Seasonally adjusted permanent and long-term (PLT) migration figures showed a net gain (more arrivals than departures) of 5,500 migrants in January 2015. This followed small decreases in net migration in the previous two months. The latest net gain in migration set a new all-time high that surpassed the October 2014 peak of 5,200. This is the third time in the last six months that the previous record net gain of migrants (4,700 in February 2003) has been surpassed.

The higher figure in January 2015, compared with December 2014, was due to greater arrivals of non-New Zealand citizens.

The seasonally adjusted net loss of 100 migrants to Australia in January 2015 was smaller than the loss of 800 in January 2014. The highest-ever net loss to Australia (4,300) was in February 2001, just before an immigration policy change that restricted access to welfare benefits for New Zealand citizens arriving after that date.

Graph, Seasonally adjusted monthly permanent and long-term migration, January 2005 to 2015.

India top source of annual net gain of migrants

Unadjusted figures showed a net gain of 53,800 migrants in the January 2015 year, a significant increase on the net gain of 25,700 in the January 2014 year. This was the sixth month in a row that the annual record for a net gain of migrants has been broken, all surpassing the previous high in the May 2003 year (42,500).

The increased net gain of migrants in the January 2015 year was driven by both more arrivals and fewer departures. Migrant arrivals reached a new high of 111,500, up 17 percent from the January 2014 year (95,200). Migrant departures numbered 57,700, down 17 percent from the January 2014 year (69,500). This is the lowest migrant departures have been since the November 2003 year (56,700).

PLT migration by country of residence

The increase in migrant arrivals between the January 2014 and January 2015 years was led by India (up 5,100), Australia (up 3,500), China (up 1,700), and the Philippines (up 1,300). The increase in arrivals from Australia included 2,600 more New Zealand citizens, and 900 more non-New Zealand citizens.

The fall in migrant departures was primarily due to fewer departures of New Zealand citizens to Australia (down 10,200). Departures of New Zealand citizens to Australia have more than halved in the last two years from 48,300 in the January 2013 year to 23,100 in the January 2015 year.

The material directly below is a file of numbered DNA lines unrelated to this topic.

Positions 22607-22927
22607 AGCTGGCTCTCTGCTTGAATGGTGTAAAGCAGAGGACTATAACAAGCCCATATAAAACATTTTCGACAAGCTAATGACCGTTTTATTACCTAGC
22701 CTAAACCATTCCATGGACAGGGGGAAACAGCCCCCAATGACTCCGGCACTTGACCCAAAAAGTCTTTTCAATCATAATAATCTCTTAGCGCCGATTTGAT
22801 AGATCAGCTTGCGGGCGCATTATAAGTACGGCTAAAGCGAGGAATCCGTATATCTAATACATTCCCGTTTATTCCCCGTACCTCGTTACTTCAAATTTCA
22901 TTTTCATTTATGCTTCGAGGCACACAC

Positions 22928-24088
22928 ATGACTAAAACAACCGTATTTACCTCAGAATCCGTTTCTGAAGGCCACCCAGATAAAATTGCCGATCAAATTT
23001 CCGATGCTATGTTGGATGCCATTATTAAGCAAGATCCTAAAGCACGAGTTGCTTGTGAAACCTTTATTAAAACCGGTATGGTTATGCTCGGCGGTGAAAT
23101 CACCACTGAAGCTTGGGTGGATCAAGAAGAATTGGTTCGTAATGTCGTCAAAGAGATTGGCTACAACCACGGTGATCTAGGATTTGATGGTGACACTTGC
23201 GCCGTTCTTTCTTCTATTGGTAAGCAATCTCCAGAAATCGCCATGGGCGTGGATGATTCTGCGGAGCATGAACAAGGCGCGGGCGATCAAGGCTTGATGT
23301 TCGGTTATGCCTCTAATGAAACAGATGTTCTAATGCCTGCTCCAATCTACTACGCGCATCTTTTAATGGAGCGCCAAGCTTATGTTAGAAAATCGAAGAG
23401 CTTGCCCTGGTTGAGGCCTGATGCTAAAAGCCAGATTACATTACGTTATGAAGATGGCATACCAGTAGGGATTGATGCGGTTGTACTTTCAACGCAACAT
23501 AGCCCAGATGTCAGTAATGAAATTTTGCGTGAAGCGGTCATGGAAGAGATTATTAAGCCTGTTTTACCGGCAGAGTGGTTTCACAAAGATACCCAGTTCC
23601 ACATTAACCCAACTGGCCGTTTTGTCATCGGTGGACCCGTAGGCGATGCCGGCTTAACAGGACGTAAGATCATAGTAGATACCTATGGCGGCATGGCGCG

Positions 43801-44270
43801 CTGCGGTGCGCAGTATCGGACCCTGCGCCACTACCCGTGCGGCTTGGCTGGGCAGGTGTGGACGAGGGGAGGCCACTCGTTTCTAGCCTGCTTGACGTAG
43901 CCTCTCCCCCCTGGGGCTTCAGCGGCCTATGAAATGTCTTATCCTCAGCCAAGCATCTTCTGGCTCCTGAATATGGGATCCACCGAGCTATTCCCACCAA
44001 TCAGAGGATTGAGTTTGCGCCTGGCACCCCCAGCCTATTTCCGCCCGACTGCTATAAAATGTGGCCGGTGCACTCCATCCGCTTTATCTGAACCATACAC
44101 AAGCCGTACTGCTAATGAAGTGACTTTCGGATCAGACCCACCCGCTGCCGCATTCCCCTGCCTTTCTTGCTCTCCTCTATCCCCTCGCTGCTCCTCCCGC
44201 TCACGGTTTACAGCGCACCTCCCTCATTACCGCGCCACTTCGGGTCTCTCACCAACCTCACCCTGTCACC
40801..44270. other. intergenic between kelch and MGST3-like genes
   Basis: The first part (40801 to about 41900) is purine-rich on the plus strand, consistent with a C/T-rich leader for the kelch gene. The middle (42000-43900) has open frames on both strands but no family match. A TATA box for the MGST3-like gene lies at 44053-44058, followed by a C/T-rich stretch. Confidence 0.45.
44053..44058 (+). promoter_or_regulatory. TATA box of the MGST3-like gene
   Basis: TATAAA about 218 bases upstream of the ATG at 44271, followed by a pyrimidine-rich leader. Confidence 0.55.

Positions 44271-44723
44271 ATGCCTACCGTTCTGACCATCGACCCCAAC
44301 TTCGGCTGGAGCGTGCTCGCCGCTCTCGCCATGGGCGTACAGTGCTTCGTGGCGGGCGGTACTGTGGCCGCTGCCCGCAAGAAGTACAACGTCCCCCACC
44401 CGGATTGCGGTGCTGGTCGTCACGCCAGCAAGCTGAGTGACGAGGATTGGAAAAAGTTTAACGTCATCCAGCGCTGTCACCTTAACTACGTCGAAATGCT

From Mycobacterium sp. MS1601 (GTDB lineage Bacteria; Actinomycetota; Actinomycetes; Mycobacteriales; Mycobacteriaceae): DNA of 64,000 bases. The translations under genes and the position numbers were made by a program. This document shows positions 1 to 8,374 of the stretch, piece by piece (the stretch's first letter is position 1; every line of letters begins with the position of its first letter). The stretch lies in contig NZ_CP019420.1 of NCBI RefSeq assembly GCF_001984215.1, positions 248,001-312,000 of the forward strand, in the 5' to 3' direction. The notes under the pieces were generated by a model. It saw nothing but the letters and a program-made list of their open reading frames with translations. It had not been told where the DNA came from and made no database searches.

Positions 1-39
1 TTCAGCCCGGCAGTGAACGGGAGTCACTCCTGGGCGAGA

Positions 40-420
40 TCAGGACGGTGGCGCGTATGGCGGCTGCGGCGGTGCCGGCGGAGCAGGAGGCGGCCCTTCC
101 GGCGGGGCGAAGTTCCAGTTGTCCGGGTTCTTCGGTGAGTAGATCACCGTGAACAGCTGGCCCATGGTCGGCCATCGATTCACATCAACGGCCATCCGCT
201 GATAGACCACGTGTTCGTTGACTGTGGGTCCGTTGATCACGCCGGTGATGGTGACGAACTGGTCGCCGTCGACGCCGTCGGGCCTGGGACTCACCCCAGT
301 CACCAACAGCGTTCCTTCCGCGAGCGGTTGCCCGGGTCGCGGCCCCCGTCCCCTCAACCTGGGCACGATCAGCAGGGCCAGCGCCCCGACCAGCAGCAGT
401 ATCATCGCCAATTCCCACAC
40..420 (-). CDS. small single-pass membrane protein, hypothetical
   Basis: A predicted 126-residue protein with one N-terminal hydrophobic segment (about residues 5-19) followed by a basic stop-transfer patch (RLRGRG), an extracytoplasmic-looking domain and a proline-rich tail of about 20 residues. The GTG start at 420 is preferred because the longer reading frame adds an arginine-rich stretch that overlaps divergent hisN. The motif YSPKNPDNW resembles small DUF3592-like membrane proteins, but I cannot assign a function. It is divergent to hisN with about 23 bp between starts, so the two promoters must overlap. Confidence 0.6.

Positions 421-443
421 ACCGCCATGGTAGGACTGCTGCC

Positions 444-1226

The net loss of 2,900 people to Australia in the January 2015 year was well down from the net losses of 17,100 in the January 2014 year and 37,900 in the January 2013 year. The latest figure is the smallest net loss to Australia since the June 1992 year (2,800).

New Zealand recorded net gains of migrants from most other countries in the January 2015 year, led by:

  • India (10,800)
  • China (7,600)
  • the United Kingdom (5,100)
  • the Philippines (3,800).

PLT migrant arrivals by visa type

The biggest changes in migrant arrivals by visa type between the January 2014 and January 2015 years were:

  • student visas (up 8,200)
  • work visas (up 3,500)
  • New Zealand and Australian citizens (up 2,900).

Most of the increase in migrants arriving on student visas was from India (up 4,800) and China (up 1,100). Migrants arriving from India have been New Zealand's biggest source of PLT arrivals on student visas since the January 2008 year. Before then, China was the biggest source of PLT migrants on student visas.

Increases in work visa arrivals were led by France (up 1,000) and the Philippines (up 600). Arrivals on work visas include working holidaymakers.

PLT migration by New Zealand region

Nearly all regions had a net gain of migrants in the January 2015 year, led by Auckland (24,600), Canterbury (6,200), and Waikato (2,000). The increased net gain of migrants in Auckland and Canterbury was mainly because of more arrivals (up 7,800 and 1,300 respectively). In contrast, the increased net gain in Waikato was driven by fewer departures (down 1,400).

For more detailed data about permanent and long-term migration, see the Excel tables in the 'Downloads' box.

  • Share this page to Facebook
  • Share this page to Twitter
  • Share this page to Google+
Top
  • Share this page to Facebook
  • Share this page to Twitter
  • Share this page to Google+